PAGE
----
Guild-UpgradeOnce you’ve completed quests and earned glory, you can upgrade your guild. There are three main categories of upgrade–Might, Magic, and Loot. Might and Magic both have options to build new rooms or get special blessings. New rooms give new, more powerful character types. At the start of an adventure you can choose one unlocked special blessing to bestow upon your dungeoneer. Loot upgrades unlock more equipment for your dungeon building deck.

Guild-UpgradeChoiceFor my first upgrade I went with the Library which granted me the Apprentice (the lowest-level magic user) dungeoneer, Monet. Each time a character type is recruited, when a room is first built or after each permadeath, the name and look is randomly generated.

Guild-DungeonCompleteUsing my Apprentice, Monet, I headed back into the first dungeon. I defeated the Rat King with my Firestorm and completed the second and final quest of the first adventure.

Guild-TrophyAfter beating the first adventure and its boss, I unlocked the Trophy Room and received a trophy. Each boss will add a trophy to the trophy room. Apparently, I kept the Rat King’s tail as a trophy. Hopefully they aren’t all as gruesome.

Guild-NewMapThree more dungeons were unlocked on my world map after beating the Rat King. I’m not yet sure where I’ll go next, but I can’t wait to keep playing. I know I’ll have a blast with whatever choice I make. Although I’m going to be the one playing this game in our home, Guild of Dungeoneering is definitely friendly for a wide range of ages. You absolutely need to go and get this game and start playing right now.

If you still aren’t convinced check out the official gameplay trailer.

Note: I received a review copy of the game but all thoughts and opinions are entirely my own.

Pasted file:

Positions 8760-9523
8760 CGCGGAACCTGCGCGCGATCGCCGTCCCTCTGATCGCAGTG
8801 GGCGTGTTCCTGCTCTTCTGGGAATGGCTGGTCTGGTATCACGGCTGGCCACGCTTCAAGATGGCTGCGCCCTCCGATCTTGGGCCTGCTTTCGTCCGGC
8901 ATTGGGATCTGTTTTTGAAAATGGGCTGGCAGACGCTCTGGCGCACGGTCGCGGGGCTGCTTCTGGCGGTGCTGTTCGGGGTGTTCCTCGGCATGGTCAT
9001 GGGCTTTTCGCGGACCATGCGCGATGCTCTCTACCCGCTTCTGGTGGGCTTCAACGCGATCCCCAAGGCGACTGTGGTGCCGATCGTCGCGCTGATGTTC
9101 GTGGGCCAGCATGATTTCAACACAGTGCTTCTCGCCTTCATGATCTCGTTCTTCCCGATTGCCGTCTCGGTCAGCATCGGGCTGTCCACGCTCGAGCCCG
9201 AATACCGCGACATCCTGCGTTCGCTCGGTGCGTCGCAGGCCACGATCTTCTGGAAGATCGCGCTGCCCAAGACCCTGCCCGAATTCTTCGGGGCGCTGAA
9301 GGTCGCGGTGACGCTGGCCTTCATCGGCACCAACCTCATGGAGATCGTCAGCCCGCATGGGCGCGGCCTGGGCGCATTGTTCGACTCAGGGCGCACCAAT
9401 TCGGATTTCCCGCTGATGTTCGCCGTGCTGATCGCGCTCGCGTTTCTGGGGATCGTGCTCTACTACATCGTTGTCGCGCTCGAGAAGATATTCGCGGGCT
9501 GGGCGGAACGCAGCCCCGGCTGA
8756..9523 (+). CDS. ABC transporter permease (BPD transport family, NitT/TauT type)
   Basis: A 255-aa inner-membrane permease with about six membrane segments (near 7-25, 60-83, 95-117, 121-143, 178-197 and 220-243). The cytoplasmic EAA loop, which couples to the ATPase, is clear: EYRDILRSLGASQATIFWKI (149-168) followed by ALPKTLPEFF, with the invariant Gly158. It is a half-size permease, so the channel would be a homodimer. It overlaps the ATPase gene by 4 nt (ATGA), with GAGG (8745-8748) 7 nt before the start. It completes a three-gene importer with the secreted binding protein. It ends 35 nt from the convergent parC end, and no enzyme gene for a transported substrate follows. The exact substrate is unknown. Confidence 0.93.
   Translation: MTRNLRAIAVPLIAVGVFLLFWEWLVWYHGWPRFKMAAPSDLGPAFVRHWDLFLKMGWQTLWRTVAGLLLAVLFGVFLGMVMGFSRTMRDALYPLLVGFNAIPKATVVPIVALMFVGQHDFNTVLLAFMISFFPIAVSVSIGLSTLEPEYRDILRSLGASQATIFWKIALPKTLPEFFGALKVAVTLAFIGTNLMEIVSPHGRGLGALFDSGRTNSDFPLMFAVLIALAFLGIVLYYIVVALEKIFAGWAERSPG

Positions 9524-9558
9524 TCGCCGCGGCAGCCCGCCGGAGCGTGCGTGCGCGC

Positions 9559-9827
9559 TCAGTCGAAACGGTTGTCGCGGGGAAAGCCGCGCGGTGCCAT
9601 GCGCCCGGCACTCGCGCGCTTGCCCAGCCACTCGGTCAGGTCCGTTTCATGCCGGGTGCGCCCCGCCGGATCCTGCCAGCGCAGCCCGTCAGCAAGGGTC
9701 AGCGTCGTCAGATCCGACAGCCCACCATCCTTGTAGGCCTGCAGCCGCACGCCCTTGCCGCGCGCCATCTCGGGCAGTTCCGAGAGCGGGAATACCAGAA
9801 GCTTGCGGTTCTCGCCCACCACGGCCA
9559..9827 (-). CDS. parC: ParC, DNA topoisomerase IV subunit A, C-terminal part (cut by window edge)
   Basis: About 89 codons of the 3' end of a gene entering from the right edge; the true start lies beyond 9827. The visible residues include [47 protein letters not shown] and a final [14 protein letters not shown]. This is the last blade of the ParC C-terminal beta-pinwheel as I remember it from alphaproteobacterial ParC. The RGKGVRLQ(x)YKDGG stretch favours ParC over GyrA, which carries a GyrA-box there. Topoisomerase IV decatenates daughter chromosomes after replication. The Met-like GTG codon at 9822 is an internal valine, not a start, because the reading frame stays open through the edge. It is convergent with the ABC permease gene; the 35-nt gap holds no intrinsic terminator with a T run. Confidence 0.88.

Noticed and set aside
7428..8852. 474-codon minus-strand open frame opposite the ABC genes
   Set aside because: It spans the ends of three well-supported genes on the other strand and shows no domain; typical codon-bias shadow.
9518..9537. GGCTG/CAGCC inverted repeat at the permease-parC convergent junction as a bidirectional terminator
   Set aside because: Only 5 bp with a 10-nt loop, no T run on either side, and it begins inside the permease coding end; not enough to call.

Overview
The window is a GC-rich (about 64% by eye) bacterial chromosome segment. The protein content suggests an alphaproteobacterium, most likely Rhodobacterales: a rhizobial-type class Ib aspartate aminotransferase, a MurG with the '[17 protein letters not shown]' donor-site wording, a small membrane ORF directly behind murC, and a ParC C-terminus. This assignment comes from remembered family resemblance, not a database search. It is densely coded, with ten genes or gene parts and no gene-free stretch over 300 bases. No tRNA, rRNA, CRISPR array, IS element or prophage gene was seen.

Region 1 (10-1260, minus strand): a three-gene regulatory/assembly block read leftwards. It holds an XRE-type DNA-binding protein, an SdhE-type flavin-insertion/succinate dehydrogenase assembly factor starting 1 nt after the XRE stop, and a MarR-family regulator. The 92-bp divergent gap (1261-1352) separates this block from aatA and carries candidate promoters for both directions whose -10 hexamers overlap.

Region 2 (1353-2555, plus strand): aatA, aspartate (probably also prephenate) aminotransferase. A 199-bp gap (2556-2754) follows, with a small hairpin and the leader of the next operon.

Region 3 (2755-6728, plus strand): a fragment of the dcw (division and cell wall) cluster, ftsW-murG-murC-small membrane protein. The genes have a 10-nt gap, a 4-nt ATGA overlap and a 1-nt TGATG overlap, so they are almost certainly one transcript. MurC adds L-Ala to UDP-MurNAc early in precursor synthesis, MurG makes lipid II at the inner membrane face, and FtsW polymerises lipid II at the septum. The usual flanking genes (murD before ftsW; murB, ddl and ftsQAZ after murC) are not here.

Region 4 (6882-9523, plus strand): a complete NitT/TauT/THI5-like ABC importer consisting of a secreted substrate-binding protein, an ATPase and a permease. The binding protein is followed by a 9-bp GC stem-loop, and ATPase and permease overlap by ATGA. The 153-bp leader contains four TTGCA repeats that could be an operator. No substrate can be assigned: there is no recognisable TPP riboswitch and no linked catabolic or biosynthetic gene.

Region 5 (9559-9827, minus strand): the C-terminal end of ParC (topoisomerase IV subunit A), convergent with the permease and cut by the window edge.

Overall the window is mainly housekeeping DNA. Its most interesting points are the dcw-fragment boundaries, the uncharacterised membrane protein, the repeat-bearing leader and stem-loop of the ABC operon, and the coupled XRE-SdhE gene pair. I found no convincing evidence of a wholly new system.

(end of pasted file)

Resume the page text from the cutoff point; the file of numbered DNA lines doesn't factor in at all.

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4 thoughts on “Fun Dungeon Crawling and Building With 'Guild of Dungeoneering'

  1. from what I’ve seen of the game, the atmosphere is very good. but any “review” only talks about the first hour of the game. can you give a little more insight into whether the end of the game is more challenging. one card per turn battle seems like something that will rapidly get old.

    1. I recently picked it up on Steam. The first few hours are quite fun, but it grows repetitive in short order without introducing new mechanics. You also can’t replay old dungeons, so you can’t change course mid-stream from developing your Fighters to Mages instead unless you don’t mind grinding and dying over and over again for hours in the new dungeon for a scant few pieces of gold. Once you’re in the late game, you should have enough money to afford everything, but the lack of choice is significant in the mid-game.

      1. I would expect the same (late in the game, you should be making enough to afford everything). Maybe they are anticipating the expansions and don’t expect you to be able to unlock everything in just the base game? I think maybe the idea is you can have multiple guilds with a specific focus or a broader focus, in which case you won’t get the most powerful stuff.

    2. I’m still on the second dungeon so I wish I could give more but I’m not there yet!

      I will say that the different dungeons have different goals (kill X monsters, kill the boss, get X treasure chests) and that they do get harder. I’ve actually just died three times trying to complete the last quest on the second dungeon! You have to move quickly enough and gain enough XP and loot before the boss catches you–something I’ve not yet been able to do 🙂 If there is enough interest, I may do a follow-up post when I’ve gotten further in the game.

      One more thing on the combat as well. The longest battle I’ve had has only been a couple minutes even with one card at a time. As the game progresses, you get better cards that do more things and/or damage. For example, I beat one battle with just two cards in my current dungeon because I’ve upgraded my gear. The same battle the first dungeon with my starting character took me 7 or 8 rounds!